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8-C-1 In the Year 2020…

The year 2020. I have a Cynical Me and an Idealist Me. Knowing that the web and global technology will always flat out leave classroom instruction and technology in the dust, the cynical me says that the next four years will bring little significant change in education. The reality is that nothing in education moves quickly, and compared to web and technological advances, education is a slow, January drip of molasses: my district still touts educators as “amazing” and “excellent” whom I regularly would observe “lecturing” from behind their desks, asking and answering their own questions, with students sitting pseudo-attentively in nice little rows.

But, as I said, I also have an Idealist Me.


“We are living in a world that is increasingly interdependent. Local and global affairs are deeply intertwined, and technology has transformed the ways in which most people interact, access knowledge, work, and participate civically…If we are to help students develop the capacity to make their communities and societies more inclusive and sustainable, school and district leaders must provide the conditions, empowerment, and support for teachers to integrate global education curriculum in the classroom. In doing so, schools can help replace fear of difference with understanding (Reimers 2016).” 

Whatever else one may or may not believe about Donald Trump’s candidacy for president of the United States, I believe we must truly hear the beliefs and concerns of the many people he has been able to attract and who vehemently support and defend him. We need to hear the desire that they express, whether overtly or covertly, for “strongman leader who [will] preserve a status quo they feel is under threat and impose order on a world they perceive as increasingly alien (Taub 2016).”

Those who are among Trump’s most radical followers are not the only Americans who are shaken now. My husband and I have been talking about it for months, and, if I may be so audacious as to speak for the American people, we are all uncertain to varying degrees about the times that we live in. Even if we are comfortable with the dramatic social change that our nation has been undergoing: legalization of gay marriage, legalization of marijuana,  overt questioning of white privilege, growing diversity, to name only a few; most of us are unnerved by the physical violence that has been so prevalent: Orlando, Dallas, Baton Rouge, Nice, unfortunately, to name only a few.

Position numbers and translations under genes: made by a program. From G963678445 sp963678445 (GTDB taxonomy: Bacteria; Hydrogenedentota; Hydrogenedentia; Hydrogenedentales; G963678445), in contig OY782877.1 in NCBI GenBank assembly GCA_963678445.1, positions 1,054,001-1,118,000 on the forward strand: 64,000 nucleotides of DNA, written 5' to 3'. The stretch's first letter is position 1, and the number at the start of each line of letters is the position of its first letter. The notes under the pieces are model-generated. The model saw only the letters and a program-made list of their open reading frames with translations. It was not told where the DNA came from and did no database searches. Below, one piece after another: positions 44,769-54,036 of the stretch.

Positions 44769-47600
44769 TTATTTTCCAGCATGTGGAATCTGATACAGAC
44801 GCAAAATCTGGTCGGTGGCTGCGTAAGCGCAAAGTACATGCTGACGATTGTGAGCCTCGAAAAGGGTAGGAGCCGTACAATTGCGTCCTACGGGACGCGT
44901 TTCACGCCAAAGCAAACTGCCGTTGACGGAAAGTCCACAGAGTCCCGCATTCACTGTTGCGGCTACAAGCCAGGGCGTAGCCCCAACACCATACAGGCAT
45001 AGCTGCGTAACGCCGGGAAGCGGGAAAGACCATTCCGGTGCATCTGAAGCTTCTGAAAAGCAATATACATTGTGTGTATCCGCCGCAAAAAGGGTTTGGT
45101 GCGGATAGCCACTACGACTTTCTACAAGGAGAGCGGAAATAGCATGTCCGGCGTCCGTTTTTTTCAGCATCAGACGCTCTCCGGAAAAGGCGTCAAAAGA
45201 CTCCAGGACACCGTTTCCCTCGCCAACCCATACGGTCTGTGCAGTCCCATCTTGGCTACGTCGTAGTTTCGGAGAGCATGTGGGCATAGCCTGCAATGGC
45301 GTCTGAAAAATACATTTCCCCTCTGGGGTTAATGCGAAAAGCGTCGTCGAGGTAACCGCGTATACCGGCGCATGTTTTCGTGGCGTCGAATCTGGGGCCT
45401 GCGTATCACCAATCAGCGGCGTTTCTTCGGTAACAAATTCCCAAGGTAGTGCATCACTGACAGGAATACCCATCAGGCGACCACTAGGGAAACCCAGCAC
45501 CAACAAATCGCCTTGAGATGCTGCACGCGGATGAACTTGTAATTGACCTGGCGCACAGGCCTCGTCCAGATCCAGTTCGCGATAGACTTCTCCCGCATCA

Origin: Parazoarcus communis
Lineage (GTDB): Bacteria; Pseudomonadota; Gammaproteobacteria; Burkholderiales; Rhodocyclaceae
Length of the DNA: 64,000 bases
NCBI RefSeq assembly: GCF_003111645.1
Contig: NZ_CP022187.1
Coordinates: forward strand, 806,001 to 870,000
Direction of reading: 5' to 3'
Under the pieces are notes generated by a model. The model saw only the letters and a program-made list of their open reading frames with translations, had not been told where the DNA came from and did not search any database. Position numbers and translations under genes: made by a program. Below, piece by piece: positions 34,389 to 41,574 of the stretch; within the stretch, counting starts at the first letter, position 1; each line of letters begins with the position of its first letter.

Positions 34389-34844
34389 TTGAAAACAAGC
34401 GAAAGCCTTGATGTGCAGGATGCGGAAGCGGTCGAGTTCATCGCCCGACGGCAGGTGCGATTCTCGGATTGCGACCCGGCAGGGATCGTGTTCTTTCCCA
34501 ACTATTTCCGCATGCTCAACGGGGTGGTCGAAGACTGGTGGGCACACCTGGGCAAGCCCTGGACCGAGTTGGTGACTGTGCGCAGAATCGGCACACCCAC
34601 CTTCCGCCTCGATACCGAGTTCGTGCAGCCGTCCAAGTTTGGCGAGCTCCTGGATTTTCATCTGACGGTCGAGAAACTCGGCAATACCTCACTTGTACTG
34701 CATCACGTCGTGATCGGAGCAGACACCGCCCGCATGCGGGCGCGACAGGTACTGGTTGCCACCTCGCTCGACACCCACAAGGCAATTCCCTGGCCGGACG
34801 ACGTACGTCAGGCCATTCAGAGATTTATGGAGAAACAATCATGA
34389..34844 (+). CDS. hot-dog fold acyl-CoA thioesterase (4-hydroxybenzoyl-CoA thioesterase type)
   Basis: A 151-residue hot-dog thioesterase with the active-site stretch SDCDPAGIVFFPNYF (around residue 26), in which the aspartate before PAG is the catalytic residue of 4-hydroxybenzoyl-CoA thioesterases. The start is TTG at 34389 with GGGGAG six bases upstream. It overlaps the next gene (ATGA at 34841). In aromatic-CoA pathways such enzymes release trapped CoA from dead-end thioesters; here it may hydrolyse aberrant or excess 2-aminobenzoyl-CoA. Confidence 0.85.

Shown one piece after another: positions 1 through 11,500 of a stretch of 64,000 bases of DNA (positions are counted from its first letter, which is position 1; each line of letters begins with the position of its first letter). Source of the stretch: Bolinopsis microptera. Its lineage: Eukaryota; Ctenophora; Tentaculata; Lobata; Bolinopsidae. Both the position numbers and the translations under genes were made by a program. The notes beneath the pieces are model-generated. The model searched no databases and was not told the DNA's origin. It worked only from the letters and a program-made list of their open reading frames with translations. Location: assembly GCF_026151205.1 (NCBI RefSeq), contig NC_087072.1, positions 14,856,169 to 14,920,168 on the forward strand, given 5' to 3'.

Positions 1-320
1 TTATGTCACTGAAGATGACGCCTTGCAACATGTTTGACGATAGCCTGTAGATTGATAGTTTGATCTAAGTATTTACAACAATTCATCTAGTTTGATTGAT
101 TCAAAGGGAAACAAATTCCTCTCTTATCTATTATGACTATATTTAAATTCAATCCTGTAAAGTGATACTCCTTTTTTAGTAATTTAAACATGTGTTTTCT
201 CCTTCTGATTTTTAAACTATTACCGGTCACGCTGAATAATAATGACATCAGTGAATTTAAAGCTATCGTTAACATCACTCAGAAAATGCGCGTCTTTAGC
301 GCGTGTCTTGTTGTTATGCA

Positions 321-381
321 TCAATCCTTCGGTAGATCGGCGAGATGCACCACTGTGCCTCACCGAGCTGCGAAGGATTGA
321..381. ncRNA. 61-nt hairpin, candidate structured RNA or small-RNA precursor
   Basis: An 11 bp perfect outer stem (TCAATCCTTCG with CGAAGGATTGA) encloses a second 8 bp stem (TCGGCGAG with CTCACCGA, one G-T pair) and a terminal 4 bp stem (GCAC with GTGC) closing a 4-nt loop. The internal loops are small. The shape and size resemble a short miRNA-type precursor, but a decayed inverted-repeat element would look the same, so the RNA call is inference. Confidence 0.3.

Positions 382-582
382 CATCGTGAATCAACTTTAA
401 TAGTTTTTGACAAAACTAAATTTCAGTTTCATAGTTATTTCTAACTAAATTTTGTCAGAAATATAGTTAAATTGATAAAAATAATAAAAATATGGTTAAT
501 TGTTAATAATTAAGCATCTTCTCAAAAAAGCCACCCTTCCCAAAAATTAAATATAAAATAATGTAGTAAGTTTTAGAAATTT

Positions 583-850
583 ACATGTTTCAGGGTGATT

What do I want to see in 2020?

That the promise of the Read/Write Web to give each of us a place to share our ideas and our fears and our thoughts and our beliefs will be fully realized in every classroom as a way to begin to connect throughout our nation and world. That the ability of the Read/Write Web to let us engage with the ideas and fears and thoughts and beliefs of others different than we will be fully realized. That classroom instruction will include, even focus on, guiding students in how to take part in civil discourse: respectfully agreeing and disagreeing; confirming and discarding after thoughtful analysis, evidence review, and reflective consideration. Technology will engage students not only with their classroom peers but with other students in the nation or across the globe to learn about one another, to collaborate on solutions for problems facing our world, to make strong, positive connections across the globe.

I believe that the classroom–a single classroom-can be a powerful place of story and connection. And the Read/Write Web has the tools to allow our students to share their stories, hear other’s stories, and to connect. And perhaps this is idealism taken to the extreme, but I also believe that the intersection of sharing story, hearing story and connecting–is healing. I believe that when each of us is given a voice and each of us is truly heard, hate and violence and fear dissolve. We could use that. We could use that today.

My greatest hope for learning in 2020 is that the tools and the skills that can create connections of positivity across the street and across the globe are taught to our children so that they will have a very different future than the present that we have today.


Works Cited

Reimers, F. (2016, July 29). Turning Students Into Global Citizens. Retrieved August 04, 2016, from http://www.edweek.org/ew/articles/2016/08/03/turning-students-into-global-citizens.html
Taub, A. (2016, March 01). The rise of American authoritarianism. Retrieved August 04, 2016, from http://www.vox.com/2016/3/1/11127424/trump-authoritarianism

8-A-1 Classroom Collaboration in OneNote